Video: Cisco patches critical Smart Install flaw: 8.5 million devices affected
Hackers on Friday attacked vulnerable Cisco switches at data centers in Russia and Iran, leaving an image of the US flag and the message: "Don't mess with our elections".
Cisco last month released a patch for a critical vulnerability affecting Smart Install software. However, the Friday attacks exploited a Smart Install "protocol misuse" issue that Cisco issued an alert over on Thursday.
The company warned it had observed a spike in scans for vulnerable Smart Client switches, and said nation-state hackers are looking to exploit it to target critical infrastructure providers.
It also pointed to a recent advisory from US-CERT concerning attacks on critical infrastructure by a Russian hacking group known as Dragonfly.
Cisco warned that remote attackers could send Smart Install protocol messages to Smart Install clients to alter the startup configuration file, trigger a reload, and then load a new image of Cisco's IOS networking software that allows the attack to issue remote commands to the switches.
The issue was not a vulnerability in the strictest sense, and Cisco said it had not seen attacks attempting to exploit the remote code execution flaw in Smart Install it patched last month.
According to Kaspersky, someone has developed a bot that automatically carries out the steps described in Cisco's alert after identifying vulnerable Smart Install switches via the Shodan search engine.
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Once identified, the bot rewrites the configuration file and displays the calling card: "Don't mess with out elections.... --JHT firstname.lastname@example.org". It then disables the switch. Kaspersky noted that mostly Russian ISPs and data centers are being targeted.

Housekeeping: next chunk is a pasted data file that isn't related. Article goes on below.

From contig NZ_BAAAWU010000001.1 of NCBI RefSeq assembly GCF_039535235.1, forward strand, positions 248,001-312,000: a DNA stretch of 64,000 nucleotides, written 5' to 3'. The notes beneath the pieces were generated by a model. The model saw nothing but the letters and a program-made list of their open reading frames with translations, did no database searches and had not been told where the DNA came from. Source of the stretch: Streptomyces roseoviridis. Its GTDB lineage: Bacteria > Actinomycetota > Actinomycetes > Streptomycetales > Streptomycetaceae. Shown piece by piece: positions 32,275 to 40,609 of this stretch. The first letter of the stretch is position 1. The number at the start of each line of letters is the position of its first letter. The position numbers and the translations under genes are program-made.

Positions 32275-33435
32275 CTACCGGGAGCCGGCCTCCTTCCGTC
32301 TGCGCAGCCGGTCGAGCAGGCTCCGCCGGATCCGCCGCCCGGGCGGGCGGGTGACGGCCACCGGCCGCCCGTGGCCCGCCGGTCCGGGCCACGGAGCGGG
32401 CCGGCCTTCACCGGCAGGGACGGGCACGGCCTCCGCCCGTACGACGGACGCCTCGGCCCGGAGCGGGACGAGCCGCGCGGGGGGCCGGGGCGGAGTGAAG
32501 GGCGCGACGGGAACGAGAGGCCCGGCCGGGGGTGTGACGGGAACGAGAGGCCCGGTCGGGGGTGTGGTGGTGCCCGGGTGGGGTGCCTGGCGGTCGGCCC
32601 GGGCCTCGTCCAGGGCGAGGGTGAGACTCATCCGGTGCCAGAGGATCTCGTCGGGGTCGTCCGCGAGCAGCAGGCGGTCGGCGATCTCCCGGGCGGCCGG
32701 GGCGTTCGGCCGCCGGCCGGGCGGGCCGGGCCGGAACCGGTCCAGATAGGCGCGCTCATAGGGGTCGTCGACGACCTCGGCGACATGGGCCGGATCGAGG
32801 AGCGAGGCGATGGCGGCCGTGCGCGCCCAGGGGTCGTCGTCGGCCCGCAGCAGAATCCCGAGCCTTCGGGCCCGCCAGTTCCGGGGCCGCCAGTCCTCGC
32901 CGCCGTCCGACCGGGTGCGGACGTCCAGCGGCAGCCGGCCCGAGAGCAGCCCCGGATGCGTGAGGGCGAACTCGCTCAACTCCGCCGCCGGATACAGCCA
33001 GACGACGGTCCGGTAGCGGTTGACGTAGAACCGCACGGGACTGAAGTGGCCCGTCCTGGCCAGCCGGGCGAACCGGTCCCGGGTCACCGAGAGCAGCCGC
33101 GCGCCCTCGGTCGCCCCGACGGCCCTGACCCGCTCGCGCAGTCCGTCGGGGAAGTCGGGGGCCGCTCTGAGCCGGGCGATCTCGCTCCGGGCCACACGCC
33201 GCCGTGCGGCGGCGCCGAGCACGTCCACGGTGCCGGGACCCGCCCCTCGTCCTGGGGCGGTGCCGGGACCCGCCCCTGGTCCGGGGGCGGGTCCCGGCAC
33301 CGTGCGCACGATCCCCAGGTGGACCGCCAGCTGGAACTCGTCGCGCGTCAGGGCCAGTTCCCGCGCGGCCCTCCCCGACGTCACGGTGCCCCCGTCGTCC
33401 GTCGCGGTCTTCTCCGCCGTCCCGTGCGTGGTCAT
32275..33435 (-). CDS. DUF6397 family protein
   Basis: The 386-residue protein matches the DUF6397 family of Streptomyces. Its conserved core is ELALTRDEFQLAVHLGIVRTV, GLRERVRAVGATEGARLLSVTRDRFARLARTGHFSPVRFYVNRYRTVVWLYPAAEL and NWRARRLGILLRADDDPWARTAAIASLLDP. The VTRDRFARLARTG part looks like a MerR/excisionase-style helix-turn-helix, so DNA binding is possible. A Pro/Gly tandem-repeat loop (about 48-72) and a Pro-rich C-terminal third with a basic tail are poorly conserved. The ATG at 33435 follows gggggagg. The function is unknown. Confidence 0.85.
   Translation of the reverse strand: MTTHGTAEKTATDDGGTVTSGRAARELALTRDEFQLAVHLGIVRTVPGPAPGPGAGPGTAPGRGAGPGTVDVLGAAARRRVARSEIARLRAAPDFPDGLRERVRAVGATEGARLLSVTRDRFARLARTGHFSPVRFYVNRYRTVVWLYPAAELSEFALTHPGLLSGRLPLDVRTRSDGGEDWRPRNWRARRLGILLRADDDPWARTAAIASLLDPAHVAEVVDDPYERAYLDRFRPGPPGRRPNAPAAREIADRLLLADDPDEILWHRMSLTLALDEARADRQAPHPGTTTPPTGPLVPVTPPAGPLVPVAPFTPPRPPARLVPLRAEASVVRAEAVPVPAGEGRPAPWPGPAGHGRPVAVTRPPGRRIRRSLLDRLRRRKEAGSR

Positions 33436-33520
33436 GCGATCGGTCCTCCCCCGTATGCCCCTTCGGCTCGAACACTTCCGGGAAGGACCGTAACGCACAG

A person using that email address told Motherboard: "We were tired of attacks from government-backed hackers on the United States and other countries... We simply wanted to send a message."
The hackers said they scanned many countries for vulnerable Cisco switches but only attacked devices in Russia and Iran. They also claimed to have fixed insecurely-configured switches in the US and UK.
Cisco's Talos Intelligence researchers estimate there are around 168,000 Smart Install instances that probably haven't been configured securely. It issued the alert because of a huge uptick since November in scans for the port used by Smart Install.
Iran's Communication and Information Technology Ministry said around 3,500 Cisco switches in Iran were affected by the attack, according to Reuters.
By Saturday, 95 percent of the affected switches had been restored, Iran's ICT Minister MJ Azari Jahromi said in a tweet.
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The attack targets the Cisco Smart Install Client, and as many as 168,000 systems could be vulnerable.